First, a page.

The US Needs to Consider N. Korea’s Secret Weapons Before Attacking
The US Needs to Consider N. Korea’s Secret Weapons Before Attacking by Dave Hodges – The Common Sense Show
An attack upon North Korea is imminent. As I noted this past weekend, all the pieces are in place. But perhaps, we might want to be a little less aggressive with North Korea because it could be possible we are grossly underestimating the power of a country that has no industry other than to build devastating weapons.
Why should we reconsider attacking North Korea? Let’s take a look at World War II history for the answer to that question.
A Lesson From World War II
After the conclusion of World War II, the Japanese were discovered to have developed several secret weapons that the Americans were not aware of and the only reason that these weapons were not employed was because of the dropping of two atomic bombs. Here are a couple of examples of these devastating weapons.
“From 1937 until the end of the war, the Japanese experimented with various biological weapons, including the toxic defoliation bacilli bomb (a precursor to Agent Orange) and the flea bomb used to spread bubonic plague. The Imperial Japanese Army’s notorious Unit 731 — a covert biological and chemical warfare research and development unit — performed tests on human subjects with Bubonic plague, cholera, smallpox, botulism, and other diseases. Japanese soldiers used these bombs to to launch biological attacks, infecting agriculture, reservoirs, wells, and other areas.
According to Sheldon H. Harris, a historian at California State University in Northridge, more than 200,000 Chinese were killed in germ warfare field experiments. His work also shows that plague-infected animals were released toward the close of the war, which caused “outbreaks of the plague that killed at least 30,000 people in the Harbin area from 1946 through 1948.” Some Japanese scholars contest these figures, but they’re probably accurate.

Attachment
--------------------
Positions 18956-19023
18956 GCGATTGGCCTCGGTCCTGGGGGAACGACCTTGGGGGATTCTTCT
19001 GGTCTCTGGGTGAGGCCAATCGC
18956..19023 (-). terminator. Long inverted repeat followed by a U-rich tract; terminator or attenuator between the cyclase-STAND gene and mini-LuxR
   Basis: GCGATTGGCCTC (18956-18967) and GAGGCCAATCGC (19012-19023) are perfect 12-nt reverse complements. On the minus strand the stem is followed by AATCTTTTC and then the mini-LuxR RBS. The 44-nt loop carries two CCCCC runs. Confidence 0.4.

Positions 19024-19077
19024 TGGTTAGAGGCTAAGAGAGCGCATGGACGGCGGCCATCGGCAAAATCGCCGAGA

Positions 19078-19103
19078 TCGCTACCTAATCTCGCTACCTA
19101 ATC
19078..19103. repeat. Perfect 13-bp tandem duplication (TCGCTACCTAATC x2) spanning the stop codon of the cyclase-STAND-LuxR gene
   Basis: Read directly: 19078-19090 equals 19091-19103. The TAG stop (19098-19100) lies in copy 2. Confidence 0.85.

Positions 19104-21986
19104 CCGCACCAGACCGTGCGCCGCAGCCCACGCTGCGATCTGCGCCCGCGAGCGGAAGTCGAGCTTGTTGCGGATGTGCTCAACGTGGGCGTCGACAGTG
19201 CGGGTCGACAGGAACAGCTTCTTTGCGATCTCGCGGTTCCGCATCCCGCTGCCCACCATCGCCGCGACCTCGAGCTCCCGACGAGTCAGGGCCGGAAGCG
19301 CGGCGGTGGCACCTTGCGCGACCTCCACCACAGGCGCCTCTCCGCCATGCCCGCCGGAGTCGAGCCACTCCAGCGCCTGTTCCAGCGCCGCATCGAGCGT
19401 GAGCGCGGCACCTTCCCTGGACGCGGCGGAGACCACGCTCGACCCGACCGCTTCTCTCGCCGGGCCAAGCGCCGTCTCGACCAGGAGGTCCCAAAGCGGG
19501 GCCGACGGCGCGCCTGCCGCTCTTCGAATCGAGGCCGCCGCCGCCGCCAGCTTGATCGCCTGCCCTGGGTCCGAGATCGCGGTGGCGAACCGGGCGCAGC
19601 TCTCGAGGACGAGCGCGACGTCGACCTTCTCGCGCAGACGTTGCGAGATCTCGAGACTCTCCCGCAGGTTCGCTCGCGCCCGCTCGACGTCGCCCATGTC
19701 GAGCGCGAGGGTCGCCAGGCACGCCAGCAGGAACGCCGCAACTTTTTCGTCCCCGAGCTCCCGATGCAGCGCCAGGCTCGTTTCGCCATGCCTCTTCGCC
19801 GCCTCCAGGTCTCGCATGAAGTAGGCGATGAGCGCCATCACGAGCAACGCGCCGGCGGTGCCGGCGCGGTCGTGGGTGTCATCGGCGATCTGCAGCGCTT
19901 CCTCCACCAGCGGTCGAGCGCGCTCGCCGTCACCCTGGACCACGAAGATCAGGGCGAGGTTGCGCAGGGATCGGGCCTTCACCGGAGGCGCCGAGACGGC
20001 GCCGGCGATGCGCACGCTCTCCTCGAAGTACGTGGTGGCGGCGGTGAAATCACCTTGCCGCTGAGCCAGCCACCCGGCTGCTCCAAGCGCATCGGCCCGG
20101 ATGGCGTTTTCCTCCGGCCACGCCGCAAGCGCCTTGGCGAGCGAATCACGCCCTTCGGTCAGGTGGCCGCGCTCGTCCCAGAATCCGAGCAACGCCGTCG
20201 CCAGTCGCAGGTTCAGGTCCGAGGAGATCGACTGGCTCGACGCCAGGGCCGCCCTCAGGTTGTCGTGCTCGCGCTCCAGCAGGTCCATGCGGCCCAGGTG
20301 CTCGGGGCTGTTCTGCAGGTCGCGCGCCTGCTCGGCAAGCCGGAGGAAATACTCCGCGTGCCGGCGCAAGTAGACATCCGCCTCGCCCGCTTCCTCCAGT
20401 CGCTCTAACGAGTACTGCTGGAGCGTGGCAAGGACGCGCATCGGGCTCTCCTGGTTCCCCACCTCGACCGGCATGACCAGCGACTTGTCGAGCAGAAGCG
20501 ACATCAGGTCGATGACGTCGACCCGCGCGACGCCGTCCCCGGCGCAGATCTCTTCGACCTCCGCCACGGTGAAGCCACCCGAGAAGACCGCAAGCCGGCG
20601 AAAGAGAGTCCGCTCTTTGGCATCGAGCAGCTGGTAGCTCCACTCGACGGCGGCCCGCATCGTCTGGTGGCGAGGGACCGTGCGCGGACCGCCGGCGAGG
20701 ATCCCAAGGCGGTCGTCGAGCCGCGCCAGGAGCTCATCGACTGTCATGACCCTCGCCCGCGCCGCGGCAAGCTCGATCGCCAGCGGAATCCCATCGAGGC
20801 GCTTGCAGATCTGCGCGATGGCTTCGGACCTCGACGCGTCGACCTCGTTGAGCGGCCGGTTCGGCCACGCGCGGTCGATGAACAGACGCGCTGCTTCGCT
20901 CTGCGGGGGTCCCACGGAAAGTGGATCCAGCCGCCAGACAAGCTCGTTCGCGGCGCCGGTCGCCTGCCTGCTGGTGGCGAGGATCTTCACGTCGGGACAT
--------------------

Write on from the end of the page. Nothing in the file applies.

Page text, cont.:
An unidentified victim of Unit 731. (Image: China-Underground via Government of Japan)
And as noted by historian Antony Beevor, the Japanese also planned to these weapons against American soldiers in the Pacific theater, along with delivering disease-carrying balloon bombs to the United States. They even had a plan in the summer of 1945 to use kamikaze pilots to dump plague-infected fleas over San Diego.”
This is only one of several secret weapons possessed by the Japanese that would have brought holy terror to the United States. And the existence of these weapons were unknown to the US.
The North Korean Threat
Readers might be wondering why I am bringing up World War II history. The lesson from history is straightforward and simple. An adversary can possess unknown but lethal weapons. North Korea is such a nation and China and Russia have been their benefactors in the development of one such super weapon, an EMP.
Sophisticated computer hackers, like the ones from North Korea, now have the ability to generate such an effect on our power grid by simultaneously hacking into our power grid and, in effect, generating a localized EMP attack. The effect would be almost as devastating in terms of the effects of such an attack on local utilities, especially for the providers of our power and water entities.